A striking pattern emerged when I was looking through a large data set on the engagement and aspirations of health care providers.
I saw a dip in the middle of the age range.
One part of the pattern was that the Boomers are the most well adjusted, happiest cohort. It was as if the structure of health care organizations had been made by them and for them. And when you think about it, it does seem to be the case. While Boomers are aware of the system’s shortcomings, for the most part it works for them.
The second part of the pattern was that GenX—those from around 30 to 45—are the least happy with their jobs and their collegial relationships. In their working relationships GenX experiences more supervisor incivility and more coworker incivility than do Boomers. And, not all that surprisingly, they behave uncivilly towards their colleagues more often.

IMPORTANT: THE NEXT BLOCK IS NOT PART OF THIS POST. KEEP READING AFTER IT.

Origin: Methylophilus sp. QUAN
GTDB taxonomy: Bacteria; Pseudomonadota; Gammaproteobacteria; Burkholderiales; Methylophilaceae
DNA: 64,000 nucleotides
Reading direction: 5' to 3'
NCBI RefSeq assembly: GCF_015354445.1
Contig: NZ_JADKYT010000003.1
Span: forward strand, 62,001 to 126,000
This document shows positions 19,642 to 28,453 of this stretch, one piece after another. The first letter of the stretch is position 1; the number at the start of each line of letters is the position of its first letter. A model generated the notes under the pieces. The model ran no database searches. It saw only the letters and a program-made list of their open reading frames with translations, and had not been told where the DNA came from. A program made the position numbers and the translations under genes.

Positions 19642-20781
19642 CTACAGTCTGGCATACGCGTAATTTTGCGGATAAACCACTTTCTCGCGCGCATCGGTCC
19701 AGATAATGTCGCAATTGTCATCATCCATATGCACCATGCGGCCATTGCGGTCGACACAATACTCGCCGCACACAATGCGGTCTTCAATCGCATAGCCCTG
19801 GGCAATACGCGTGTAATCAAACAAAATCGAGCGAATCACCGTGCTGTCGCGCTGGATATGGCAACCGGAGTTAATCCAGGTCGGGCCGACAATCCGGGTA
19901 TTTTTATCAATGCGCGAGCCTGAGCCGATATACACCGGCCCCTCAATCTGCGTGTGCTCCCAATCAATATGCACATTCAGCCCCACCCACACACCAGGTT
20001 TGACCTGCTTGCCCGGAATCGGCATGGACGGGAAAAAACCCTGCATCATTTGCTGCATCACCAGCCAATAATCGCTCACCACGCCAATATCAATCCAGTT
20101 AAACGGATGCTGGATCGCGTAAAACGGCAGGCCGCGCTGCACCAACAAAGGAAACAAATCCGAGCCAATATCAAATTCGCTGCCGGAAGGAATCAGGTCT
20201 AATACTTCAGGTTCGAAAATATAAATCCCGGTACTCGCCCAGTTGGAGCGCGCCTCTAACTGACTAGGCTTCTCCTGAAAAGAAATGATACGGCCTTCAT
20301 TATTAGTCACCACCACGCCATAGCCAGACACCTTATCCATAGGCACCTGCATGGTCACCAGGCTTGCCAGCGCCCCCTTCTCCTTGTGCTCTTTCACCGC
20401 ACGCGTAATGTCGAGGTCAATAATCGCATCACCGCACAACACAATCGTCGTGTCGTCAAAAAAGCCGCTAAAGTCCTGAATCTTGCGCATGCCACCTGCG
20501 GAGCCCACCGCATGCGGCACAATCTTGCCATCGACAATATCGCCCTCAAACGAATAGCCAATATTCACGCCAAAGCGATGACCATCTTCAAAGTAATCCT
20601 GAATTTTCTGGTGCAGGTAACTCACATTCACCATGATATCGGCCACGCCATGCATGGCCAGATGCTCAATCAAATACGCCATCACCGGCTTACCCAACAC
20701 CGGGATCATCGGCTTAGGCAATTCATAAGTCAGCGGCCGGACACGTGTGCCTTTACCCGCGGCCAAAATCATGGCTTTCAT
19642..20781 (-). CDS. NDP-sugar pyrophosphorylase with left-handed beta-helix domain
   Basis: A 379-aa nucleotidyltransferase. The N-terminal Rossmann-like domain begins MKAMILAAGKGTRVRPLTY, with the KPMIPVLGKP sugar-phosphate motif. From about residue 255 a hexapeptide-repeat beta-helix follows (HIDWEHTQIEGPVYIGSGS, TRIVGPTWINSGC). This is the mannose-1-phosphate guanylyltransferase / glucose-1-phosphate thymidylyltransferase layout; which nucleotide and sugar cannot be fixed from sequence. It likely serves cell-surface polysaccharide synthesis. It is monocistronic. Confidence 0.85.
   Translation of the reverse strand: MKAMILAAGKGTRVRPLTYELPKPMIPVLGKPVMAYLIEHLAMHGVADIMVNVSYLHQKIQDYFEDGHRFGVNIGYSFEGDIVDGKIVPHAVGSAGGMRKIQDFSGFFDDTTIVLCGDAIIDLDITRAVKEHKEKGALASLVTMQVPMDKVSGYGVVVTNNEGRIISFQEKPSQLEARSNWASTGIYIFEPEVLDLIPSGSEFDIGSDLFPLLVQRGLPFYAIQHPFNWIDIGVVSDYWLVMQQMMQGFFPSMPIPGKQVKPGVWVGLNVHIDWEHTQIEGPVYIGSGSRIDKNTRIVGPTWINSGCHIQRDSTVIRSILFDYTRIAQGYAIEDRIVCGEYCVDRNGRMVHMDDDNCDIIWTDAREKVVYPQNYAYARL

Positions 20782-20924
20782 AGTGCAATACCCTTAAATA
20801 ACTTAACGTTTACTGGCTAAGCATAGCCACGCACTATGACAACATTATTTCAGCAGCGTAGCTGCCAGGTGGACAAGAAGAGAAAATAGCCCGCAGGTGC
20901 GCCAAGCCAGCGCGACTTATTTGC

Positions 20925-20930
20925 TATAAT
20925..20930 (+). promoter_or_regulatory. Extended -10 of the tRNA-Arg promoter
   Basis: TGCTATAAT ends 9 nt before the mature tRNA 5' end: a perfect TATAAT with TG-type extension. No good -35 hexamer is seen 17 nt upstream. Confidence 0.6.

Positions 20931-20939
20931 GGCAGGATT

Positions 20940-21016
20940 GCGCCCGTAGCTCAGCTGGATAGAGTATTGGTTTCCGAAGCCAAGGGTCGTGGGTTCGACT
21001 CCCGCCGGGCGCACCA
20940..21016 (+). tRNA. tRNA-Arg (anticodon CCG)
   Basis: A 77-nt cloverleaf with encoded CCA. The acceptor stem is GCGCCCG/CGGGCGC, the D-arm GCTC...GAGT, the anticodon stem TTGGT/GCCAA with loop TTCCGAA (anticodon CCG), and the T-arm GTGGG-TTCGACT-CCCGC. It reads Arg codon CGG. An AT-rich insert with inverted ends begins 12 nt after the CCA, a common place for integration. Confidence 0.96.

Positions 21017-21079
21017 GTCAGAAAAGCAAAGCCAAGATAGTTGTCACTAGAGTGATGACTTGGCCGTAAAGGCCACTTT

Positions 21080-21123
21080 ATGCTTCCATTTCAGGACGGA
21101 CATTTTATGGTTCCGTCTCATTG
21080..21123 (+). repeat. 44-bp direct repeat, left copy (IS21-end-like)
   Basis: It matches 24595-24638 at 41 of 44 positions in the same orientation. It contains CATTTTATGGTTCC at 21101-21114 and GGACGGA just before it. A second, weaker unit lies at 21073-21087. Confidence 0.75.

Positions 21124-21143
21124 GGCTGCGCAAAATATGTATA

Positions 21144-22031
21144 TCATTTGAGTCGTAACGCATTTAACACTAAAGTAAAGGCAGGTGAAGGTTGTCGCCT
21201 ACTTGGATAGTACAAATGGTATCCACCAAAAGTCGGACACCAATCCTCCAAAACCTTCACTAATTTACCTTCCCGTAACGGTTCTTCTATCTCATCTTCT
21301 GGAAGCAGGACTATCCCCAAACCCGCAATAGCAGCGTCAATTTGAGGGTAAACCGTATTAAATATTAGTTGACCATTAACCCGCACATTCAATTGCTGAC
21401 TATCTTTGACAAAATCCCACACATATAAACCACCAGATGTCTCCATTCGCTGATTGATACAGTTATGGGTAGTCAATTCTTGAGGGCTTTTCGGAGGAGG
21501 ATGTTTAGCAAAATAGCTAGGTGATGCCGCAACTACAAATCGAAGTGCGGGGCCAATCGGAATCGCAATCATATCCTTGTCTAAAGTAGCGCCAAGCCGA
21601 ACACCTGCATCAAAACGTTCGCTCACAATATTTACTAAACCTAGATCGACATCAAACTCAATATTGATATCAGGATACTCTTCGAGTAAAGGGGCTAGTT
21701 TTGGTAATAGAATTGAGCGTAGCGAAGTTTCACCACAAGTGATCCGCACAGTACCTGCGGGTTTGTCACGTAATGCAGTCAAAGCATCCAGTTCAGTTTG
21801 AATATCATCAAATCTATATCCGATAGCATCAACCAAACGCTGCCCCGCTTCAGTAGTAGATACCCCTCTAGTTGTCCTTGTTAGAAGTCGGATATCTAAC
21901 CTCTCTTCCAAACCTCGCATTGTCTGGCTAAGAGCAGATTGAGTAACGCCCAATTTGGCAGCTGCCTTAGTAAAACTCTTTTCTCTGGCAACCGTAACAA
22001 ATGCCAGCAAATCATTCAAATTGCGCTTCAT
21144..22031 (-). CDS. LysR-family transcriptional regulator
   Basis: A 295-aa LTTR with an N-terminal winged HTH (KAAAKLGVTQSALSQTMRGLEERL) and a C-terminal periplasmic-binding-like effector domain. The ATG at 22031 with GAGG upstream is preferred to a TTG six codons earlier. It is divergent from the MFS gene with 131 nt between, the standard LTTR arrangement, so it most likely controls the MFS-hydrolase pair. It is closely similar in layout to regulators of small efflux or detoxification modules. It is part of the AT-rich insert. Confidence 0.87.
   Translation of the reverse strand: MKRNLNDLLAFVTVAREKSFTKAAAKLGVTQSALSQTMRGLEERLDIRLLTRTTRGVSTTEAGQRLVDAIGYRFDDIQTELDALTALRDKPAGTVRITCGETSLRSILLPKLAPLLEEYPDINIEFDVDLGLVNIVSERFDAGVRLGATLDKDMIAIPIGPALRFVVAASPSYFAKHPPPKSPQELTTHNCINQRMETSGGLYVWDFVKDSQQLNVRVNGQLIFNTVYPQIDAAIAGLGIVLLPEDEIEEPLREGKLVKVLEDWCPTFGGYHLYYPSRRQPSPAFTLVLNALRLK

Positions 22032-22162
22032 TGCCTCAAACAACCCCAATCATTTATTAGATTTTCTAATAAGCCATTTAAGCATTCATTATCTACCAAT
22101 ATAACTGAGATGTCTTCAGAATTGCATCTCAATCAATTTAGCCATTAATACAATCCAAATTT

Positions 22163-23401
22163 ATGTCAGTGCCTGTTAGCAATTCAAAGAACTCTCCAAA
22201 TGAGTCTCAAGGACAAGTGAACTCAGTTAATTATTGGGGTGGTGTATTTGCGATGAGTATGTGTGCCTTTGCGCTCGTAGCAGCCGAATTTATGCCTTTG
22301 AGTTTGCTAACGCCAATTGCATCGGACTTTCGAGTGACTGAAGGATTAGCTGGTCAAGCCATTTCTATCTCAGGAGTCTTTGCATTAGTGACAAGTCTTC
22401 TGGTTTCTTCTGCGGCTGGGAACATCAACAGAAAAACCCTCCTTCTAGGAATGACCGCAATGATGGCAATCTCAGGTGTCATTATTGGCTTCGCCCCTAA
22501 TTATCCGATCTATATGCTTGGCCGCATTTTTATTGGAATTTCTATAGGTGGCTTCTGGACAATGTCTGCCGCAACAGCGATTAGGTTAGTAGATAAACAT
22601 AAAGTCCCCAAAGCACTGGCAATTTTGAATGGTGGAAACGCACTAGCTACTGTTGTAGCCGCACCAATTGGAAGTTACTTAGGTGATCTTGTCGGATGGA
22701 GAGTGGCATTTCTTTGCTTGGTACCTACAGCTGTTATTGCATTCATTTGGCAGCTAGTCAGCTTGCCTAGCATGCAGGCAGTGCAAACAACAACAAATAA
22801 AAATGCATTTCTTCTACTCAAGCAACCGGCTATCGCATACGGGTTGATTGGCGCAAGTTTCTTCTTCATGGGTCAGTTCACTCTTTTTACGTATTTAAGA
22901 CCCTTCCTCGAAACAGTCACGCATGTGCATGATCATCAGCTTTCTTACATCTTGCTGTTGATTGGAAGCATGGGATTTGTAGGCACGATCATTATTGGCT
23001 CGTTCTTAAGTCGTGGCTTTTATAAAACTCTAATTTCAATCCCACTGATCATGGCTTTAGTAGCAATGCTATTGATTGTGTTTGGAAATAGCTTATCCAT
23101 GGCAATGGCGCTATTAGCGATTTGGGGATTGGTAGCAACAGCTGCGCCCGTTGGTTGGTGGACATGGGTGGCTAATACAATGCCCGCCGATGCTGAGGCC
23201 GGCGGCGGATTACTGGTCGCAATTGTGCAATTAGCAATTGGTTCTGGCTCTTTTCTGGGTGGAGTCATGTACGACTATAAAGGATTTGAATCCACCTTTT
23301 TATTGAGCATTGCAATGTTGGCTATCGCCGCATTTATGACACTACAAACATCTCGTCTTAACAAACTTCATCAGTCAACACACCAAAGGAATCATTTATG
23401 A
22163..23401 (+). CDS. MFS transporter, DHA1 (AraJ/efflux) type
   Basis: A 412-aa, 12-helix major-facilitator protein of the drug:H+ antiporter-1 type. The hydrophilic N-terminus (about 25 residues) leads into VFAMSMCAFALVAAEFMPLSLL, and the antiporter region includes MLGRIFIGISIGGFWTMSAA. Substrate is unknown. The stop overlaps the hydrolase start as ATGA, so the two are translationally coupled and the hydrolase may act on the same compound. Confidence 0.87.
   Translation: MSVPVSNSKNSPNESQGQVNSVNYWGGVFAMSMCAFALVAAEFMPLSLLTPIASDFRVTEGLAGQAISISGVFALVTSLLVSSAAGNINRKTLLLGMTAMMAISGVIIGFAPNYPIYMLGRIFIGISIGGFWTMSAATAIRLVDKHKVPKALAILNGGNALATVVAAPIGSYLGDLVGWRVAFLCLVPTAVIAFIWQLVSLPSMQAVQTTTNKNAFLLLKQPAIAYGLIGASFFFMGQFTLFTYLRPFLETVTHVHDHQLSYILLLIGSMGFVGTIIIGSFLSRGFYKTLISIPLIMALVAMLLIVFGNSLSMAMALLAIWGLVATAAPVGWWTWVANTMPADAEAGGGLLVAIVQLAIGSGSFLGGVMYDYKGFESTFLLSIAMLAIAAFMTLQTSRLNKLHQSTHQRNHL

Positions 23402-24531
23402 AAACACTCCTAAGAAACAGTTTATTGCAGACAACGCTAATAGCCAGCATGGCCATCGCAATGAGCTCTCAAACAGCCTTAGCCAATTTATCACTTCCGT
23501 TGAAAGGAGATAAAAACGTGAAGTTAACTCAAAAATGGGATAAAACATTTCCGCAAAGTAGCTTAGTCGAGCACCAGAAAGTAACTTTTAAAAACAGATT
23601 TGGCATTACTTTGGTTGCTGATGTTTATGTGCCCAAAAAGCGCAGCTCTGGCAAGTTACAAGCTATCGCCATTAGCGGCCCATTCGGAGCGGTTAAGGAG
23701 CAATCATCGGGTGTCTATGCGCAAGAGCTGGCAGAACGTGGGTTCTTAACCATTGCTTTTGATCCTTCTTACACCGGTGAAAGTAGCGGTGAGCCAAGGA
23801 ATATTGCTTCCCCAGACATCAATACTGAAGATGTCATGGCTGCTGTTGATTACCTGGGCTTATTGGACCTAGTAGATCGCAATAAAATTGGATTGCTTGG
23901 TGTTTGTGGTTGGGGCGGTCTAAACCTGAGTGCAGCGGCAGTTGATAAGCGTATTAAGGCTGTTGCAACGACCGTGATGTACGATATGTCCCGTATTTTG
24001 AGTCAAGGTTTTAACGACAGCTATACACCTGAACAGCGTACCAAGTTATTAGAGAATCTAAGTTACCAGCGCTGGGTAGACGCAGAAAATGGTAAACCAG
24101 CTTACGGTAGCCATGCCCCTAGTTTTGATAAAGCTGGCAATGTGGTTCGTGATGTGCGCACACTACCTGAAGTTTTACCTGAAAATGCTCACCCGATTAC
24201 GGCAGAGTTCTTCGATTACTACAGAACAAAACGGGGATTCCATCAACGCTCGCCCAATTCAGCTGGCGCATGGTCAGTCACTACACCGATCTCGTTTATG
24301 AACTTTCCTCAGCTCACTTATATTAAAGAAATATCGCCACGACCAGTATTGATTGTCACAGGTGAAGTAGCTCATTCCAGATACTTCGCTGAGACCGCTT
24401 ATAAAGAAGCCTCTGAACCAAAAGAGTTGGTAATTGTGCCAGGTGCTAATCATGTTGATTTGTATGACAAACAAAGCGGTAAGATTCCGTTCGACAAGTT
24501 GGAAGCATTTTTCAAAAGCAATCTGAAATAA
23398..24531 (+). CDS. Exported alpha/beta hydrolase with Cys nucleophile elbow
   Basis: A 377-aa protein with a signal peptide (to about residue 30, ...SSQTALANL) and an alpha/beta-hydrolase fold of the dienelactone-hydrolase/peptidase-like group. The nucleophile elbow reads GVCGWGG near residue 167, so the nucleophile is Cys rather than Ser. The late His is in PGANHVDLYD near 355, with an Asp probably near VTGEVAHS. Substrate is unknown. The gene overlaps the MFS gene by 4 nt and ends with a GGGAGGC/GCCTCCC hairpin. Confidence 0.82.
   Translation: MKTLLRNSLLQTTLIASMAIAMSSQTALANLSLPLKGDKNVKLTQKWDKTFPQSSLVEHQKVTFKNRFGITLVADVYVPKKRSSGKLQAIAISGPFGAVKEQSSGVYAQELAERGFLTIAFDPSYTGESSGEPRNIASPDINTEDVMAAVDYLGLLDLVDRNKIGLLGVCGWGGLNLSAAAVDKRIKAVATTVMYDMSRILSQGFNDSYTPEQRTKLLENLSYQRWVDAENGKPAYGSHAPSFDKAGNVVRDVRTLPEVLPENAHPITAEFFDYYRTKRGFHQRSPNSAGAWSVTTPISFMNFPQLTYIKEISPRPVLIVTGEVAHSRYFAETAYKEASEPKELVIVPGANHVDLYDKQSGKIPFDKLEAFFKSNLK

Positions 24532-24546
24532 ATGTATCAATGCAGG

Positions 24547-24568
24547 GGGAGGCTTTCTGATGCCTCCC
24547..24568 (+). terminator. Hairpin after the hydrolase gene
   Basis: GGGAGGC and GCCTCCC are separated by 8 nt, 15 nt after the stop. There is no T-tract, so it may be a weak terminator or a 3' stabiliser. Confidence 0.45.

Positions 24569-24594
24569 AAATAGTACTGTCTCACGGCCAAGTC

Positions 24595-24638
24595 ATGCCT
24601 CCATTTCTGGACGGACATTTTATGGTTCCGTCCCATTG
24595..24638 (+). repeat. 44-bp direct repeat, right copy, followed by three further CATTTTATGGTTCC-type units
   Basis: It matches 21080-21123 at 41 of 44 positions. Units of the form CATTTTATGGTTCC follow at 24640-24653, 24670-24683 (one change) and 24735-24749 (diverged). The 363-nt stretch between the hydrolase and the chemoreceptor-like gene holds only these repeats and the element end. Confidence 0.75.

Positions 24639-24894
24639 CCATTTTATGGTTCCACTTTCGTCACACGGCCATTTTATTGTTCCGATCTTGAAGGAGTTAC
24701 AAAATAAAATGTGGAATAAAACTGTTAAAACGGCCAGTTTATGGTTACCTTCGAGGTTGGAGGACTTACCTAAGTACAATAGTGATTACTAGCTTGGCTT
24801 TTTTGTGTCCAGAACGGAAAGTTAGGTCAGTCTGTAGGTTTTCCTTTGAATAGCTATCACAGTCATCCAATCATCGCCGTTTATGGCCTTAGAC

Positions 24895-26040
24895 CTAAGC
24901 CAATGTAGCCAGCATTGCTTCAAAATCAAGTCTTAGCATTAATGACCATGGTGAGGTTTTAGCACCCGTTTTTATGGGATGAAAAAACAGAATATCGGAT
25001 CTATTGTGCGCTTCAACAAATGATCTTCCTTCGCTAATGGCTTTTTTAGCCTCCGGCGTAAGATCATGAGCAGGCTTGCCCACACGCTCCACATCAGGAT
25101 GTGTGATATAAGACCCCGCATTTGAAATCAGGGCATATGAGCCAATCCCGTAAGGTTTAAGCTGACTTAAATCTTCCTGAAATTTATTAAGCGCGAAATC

These patterns have implications that went beyond the quality of social relationships at work.
Both GenY and GenX employees report greater exhaustion, more physical symptoms of stress, and less work engagement do Boomers. But GenX also are also more cynical and have fewer indicators of mental health that the other generations.
This pattern is troubling. By the time they reach their 30s and 40s, GenX should have enough experience in health care to manage the demands and uncertainty of the job. The force pushing towards burnout rather than towards engagement may be more a matter of values than overwhelming demands.
Values have a compelling force. Effective leaders embrace the core values of their organizations and convey that commitment to their employees. Something is not working for GenX leaders. Part of the problem is that organizations are not sufficiently responsive to their changing workforce. Part of the problem is that individual employees lack the perspectives and skills necessary to bring about profound change in those organizations.